Back here in Toronto, CanStage ends the season with Misery, the stage adaptation of the Stephen King novel, later made iconic by the film with Kathy Bates in her Oscar winning role. Again, I had never read the book or even seen the movie, and while I'm not a fan of King's per se, I don't look down upon his stuff either. It is what it is which is fine by me.

I wish I could say more of the same for the play but it was funny when it shouldn't have been, and scary only in how hollow it all felt. Including the stilt house set that just looked cheap (or a giant origami frog if you include the roof) and made the suspenseful play seem thin and pointless.

It's almost embarrassing to watch good actors like Tom McCamus and Nicole Cavendish perform these roles that were so iconic, but they fail to add anything or even come close to fleshing out the characters in this two person play.

Thank goodness than that I got to see Spring Awakening once more with Jonathan Groff and Lea Michelle just before they finally left the show last week. While I already hear replacements Kyle Riabko and Alexandra Socha are great and have made the relationship even darker (so I'm going to have to see how that new hayloft scene turns out with the younger looking couple playing up the rape portion more than Groff and Michelle did), I LOVE Groff and Michelle in the roles and as always, they were fantastic in one of their last bouts as Melchior and Wendla.

It was interesting to see all the other new replacements (because at this point, we know Skylar Astin, Lilli Cooper and Remy Zaken are terrific). I LOVE Matt Doyle but I'm not sure if Hanschen was the best role for him, but considering that, he did a pretty great job. Blake Bashoff (Lost) has been surprisingly amazing as Moritz but Emma Hunton, while with pretty voice, wasn't quite as good as Ilse, though not bad.

Thank goodness Christine Estabrook was back as Adult Woman because no one has come close to her interpretation at this point, but it was too bad Stephen Spinella was gone because his replacement Glenn Fleshler doesn't come close, though he has improved a LOT since the last time I saw him.

I had Matt Shingledecker and Eryn Murman fill in for Brian Charles Johnson and Phoebe Strole that night, but they were pretty good. And Jesse Swenson, now famous for Jenny AND Eric's spring awakening on Gossip Girl, was sitting across the stage from my odd-numbered stage seats.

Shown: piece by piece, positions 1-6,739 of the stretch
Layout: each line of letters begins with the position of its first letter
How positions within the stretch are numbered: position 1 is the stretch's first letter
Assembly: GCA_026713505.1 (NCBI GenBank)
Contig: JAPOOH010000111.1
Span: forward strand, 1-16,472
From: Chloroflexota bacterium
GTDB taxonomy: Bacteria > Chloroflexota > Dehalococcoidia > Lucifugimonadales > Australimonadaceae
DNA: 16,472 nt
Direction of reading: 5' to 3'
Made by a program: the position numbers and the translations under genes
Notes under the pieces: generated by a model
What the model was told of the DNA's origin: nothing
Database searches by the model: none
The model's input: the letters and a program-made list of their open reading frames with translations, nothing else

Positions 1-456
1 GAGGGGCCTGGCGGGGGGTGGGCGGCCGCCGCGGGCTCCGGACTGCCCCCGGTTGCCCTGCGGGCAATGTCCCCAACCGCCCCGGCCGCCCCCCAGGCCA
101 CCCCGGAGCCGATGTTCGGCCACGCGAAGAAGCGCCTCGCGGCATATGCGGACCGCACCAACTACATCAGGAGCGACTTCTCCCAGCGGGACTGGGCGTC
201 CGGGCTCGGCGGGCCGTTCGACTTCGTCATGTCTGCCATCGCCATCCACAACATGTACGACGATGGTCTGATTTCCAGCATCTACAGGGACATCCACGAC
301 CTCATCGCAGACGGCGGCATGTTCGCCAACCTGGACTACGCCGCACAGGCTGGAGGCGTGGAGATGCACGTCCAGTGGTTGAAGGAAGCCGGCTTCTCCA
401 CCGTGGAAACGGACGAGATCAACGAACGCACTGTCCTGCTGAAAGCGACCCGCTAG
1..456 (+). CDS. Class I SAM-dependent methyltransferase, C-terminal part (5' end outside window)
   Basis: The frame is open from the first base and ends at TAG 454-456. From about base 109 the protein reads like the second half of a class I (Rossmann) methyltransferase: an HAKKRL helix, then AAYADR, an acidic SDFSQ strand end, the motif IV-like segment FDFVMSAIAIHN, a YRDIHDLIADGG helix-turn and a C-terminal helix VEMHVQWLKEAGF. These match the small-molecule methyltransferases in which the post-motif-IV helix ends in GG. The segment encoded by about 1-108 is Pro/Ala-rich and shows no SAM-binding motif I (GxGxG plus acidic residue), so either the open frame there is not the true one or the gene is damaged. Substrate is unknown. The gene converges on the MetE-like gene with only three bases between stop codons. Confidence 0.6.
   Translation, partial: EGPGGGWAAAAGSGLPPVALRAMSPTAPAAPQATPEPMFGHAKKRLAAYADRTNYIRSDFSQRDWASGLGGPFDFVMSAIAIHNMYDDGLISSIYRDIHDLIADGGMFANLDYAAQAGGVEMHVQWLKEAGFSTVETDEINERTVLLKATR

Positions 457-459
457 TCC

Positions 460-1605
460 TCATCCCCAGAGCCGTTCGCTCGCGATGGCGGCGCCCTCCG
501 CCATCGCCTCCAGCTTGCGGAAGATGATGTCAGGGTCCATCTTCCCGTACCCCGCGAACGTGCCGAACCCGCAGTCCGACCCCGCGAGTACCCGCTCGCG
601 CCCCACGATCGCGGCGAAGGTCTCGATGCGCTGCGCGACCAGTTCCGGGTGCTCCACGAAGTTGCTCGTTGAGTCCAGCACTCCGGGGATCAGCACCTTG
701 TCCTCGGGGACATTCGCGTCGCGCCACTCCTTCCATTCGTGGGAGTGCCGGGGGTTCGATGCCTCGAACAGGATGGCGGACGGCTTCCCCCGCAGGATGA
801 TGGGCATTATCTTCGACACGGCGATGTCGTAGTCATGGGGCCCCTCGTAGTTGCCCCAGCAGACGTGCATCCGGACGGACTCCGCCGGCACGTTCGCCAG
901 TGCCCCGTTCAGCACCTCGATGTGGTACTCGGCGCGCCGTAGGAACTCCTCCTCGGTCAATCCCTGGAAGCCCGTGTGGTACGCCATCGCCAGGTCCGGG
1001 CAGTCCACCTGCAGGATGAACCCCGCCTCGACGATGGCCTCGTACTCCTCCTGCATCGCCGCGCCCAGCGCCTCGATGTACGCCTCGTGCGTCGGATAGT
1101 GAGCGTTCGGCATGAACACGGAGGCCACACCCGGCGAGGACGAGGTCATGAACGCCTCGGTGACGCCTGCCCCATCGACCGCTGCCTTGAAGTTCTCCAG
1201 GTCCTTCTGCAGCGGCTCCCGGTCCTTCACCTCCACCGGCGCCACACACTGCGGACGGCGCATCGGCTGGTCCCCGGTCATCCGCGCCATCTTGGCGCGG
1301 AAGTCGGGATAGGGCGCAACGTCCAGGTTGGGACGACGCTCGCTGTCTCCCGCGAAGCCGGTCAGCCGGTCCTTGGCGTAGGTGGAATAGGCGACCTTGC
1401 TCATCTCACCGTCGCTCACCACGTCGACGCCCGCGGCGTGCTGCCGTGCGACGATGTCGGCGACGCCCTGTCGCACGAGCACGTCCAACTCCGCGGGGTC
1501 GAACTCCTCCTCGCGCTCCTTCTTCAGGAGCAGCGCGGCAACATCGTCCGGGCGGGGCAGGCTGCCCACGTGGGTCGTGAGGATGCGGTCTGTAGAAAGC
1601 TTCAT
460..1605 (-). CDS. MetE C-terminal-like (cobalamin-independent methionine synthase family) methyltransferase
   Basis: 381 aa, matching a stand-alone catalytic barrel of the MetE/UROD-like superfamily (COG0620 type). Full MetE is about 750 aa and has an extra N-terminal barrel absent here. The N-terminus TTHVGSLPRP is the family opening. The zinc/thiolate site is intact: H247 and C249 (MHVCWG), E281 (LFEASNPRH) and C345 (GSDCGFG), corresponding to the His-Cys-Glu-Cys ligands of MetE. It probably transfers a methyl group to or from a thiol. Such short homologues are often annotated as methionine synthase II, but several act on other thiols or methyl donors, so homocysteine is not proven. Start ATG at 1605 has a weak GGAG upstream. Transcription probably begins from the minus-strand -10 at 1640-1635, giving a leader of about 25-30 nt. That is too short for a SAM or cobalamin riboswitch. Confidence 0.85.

But what I loved about sitting in the stage seats was still noticing how enthralled and into the musical Jonathan Groff seemed. Even when he wasn't in on the action, he sat from the sidelines totally immersed in the story, looking like it was his first time seeing the show. I don't know if it's an act, but it was a good act and he will be surely missed (though I can't wait to see him in Hair this summer).

As for the show, you already probably know I love it since this was my 7th time. Here are the previous reviews for Spring Awakening - Original Review , My 2nd Review, My 3rd Review, My 4th Review, My 5th Review.

Okay, now I need to go watch a comedy before I go slit my wrists.

Adding Machine: A Musical - Minetta Lane Theatre - Off Broadway, New York, NY - ** (2 stars out of 5)

Les Liaisons Dangereuses - Roundabout Theatre Company - American Airlines Theatre - Broadway, New York, NY - ***1/2 (3.5 stars out of 5)

Misery - CanStage - St. Laurence Centre for the Arts Bluma Theatre - Toronto, ON - * (1 star out of 5)

Spring Awakening - Eugene O'Neill Theatre - Broadway, New York - ***** (5 stars out of 5)

For more on Spring Awakening
For my original review
See also
One Jonathan Groff To Live
One More Jonathan Groff To Live
No More Jonathan Groff To Live
Broadway Marathon
I Only Stalk Celebrities (Like Jonathan Groff) on Broadway